Why this is important: Exports from South Africa’s main export terminal are down to their lowest level in five years. The five-million ton drop coincides with declines in exports to Europe and weather disruptions. The port did see increases in shipments to India and Asia, although India’s need for imports dropped late in the year. --- Mark E. Heath
"California is aiming to put 5 million zero-emission vehicles on the road by 2030, while Oregon Democratic Gov. Kate Brown is aiming for 50,000 registered EVs in the state by the end of this year."

Why this is important: Electric utilities see two challenges in the future--obtaining electricity produced with no or limited greenhouse gas emissions, and providing enough additional power to fuel millions of expected electric vehicles. This needs to be done in the fairly short time period of 30 years or less, which is not much time to make the major changes to infrastructure and generation that are anticipated. California and Oregon are trying to figure out how those electric vehicles will be safely and efficiently incorporated into the electrical grid. --- David L. Yaussy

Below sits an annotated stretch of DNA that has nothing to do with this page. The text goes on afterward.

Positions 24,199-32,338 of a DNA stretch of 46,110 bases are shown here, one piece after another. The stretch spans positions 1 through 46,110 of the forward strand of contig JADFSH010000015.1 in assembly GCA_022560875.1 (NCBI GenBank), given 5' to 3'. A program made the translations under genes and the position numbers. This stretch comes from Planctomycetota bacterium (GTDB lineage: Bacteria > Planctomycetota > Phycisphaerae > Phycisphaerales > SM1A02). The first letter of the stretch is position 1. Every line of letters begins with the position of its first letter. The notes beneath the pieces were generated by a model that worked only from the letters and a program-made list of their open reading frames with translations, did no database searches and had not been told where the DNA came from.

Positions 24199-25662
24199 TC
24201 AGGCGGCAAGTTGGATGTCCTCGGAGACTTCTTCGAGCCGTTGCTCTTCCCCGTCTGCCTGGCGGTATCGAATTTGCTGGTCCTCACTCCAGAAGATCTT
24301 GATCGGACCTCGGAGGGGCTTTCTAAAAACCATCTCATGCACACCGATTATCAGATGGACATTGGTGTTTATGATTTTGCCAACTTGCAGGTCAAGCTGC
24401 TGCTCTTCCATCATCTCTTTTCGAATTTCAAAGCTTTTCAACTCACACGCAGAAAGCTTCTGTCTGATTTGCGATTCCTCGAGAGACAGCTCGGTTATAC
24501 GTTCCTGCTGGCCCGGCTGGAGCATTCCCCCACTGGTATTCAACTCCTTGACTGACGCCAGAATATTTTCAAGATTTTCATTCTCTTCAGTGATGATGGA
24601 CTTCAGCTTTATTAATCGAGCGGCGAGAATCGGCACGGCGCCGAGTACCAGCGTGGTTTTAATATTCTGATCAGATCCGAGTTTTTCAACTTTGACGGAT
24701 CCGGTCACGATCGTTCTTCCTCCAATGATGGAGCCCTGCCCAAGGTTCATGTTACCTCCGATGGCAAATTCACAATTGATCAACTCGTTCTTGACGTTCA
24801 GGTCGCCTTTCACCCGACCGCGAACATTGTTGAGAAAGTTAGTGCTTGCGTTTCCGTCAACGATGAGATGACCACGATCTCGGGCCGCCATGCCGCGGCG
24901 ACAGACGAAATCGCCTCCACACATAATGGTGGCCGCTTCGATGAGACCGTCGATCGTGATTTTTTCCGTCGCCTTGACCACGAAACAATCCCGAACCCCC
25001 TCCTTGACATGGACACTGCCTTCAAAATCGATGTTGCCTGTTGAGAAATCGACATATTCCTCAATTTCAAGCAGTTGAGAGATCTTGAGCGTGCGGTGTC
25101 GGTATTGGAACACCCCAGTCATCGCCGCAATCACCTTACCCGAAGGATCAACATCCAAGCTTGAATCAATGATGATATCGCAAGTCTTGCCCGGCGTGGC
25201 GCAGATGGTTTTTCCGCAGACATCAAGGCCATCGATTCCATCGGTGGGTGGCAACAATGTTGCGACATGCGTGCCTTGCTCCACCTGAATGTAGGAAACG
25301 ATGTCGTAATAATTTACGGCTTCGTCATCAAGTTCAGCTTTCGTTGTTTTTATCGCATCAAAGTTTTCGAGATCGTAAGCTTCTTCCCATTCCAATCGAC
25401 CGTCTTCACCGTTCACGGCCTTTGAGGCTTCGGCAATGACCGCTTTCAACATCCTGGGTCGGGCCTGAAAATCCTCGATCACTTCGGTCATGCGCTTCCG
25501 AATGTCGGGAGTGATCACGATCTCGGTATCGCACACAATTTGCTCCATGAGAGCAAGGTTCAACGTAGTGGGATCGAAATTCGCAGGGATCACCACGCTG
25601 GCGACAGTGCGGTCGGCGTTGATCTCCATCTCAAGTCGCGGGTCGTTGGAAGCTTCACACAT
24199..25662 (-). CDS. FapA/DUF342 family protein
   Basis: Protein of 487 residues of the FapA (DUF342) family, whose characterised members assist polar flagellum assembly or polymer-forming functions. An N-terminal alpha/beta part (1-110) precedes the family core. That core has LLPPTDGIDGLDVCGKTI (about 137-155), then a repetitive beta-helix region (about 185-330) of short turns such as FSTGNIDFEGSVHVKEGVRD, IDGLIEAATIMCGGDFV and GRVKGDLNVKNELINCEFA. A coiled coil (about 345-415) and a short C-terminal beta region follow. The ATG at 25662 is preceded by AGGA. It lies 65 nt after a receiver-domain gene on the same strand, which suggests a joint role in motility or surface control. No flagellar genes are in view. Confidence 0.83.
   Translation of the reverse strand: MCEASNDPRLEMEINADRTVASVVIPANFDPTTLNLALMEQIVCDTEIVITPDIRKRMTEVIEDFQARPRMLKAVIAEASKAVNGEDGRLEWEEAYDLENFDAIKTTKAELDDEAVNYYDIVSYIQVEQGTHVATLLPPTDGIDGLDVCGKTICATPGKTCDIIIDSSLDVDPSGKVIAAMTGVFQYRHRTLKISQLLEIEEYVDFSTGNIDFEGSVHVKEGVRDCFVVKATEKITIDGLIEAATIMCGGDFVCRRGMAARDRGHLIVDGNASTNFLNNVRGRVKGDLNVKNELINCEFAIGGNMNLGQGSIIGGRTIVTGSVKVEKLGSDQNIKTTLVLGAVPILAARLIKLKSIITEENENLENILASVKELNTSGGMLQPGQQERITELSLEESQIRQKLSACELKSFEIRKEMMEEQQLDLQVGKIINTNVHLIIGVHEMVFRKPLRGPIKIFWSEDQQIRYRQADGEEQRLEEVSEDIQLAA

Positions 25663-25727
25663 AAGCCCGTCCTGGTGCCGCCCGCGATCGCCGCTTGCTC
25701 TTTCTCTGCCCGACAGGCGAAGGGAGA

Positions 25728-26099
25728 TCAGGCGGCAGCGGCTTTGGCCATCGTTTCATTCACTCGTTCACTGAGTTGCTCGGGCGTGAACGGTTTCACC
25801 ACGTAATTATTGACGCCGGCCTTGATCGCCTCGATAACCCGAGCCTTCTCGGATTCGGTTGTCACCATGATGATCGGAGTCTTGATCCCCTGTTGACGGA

"Japan now plans to build as many as 22 new coal-burning power plants at 17 different sites in the next five years, just at a time when environmental groups say the world needs to slash carbon dioxide emissions to fight global warming."

Why this is important: Japan is moving ahead with plans to replace nuclear power with coal-fired electrical generation plants. After the Fukushima nuclear plant disaster, nuclear power generation in Japan dropped from 33 percent to 3 percent. Japan now plans to build 22 coal-fired plants in the next five years to replace that power. That has led to protests and objections from Japan’s environmental community. While Japan adds coal-fired generation, other countries are leaving coal. England will close its last coal plants in 2025, and France is doing the same in 2022. --- Mark E. Heath